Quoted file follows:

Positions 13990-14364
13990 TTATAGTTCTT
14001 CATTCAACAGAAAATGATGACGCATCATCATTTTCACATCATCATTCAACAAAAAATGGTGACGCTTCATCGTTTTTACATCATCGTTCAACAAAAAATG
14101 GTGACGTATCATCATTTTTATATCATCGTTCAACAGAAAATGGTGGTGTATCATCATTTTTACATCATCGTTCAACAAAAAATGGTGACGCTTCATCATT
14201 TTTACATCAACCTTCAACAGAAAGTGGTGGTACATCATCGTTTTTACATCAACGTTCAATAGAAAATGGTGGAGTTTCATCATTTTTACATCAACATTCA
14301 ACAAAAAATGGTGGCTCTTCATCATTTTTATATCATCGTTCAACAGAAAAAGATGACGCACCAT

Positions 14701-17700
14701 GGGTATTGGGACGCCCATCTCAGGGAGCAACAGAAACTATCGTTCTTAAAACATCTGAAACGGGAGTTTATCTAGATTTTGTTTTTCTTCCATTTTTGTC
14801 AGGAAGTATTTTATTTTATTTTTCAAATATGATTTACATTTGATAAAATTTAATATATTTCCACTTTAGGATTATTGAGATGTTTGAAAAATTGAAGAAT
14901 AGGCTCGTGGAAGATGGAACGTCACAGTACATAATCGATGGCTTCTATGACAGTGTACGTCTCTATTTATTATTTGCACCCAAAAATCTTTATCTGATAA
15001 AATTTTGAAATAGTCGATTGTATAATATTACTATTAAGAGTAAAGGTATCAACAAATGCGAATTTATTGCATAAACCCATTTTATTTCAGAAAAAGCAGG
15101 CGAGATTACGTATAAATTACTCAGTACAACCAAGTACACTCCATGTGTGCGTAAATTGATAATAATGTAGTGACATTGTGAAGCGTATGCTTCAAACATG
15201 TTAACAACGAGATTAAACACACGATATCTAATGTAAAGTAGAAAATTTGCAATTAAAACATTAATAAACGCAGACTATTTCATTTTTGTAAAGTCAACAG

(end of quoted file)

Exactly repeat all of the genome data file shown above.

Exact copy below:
Positions 13990-14364
13990 TTATAGTTCTT
14001 CATTCAACAGAAAATGATGACGCATCATCATTTTCACATCATCATTCAACAAAAAATGGTGACGCTTCATCGTTTTTACATCATCGTTCAACAAAAAATG
14101 GTGACGTATCATCATTTTTATATCATCGTTCAACAGAAAATGGTGGTGTATCATCATTTTTACATCATCGTTCAACAAAAAATGGTGACGCTTCATCATT
14201 TTTACATCAACCTTCAACAGAAAGTGGTGGTACATCATCGTTTTTACATCAACGTTCAATAGAAAATGGTGGAGTTTCATCATTTTTACATCAACATTCA
14301 ACAAAAAATGGTGGCTCTTCATCATTTTTATATCATCGTTCAACAGAAAAAGATGACGCACCAT

Positions 14701-17700
14701 GGGTATTGGGACGCCCATCTCAGGGAGCAACAGAAACTATCGTTCTTAAAACATCTGAAACGGGAGTTTATCTAGATTTTGTTTTTCTTCCATTTTTGTC
14801 AGGAAGTATTTTATTTTATTTTTCAAATATGATTTACATTTGATAAAATTTAATATATTTCCACTTTAGGATTATTGAGATGTTTGAAAAATTGAAGAAT
14901 AGGCTCGTGGAAGATGGAACGTCACAGTACATAATCGATGGCTTCTATGACAGTGTACGTCTCTATTTATTATTTGCACCCAAAAATCTTTATCTGATAA
15001 AATTTTGAAATAGTCGATTGTATAATATTACTATTAAGAGTAAAGGTATCAACAAATGCGAATTTATTGCATAAACCCATTTTATTTCAGAAAAAGCAGG
15101 CGAGATTACGTATAAATTACTCAGTACAACCAAGTACACTCCATGTGTGCGTAAATTGATAATAATGTAGTGACATTGTGAAGCGTATGCTTCAAACATG
15201 TTAACAACGAGATTAAACACACGATATCTAATGTAAAGTAGAAAATTTGCAATTAAAACATTAATAAACGCAGACTATTTCATTTTTGTAAAGTCAACAG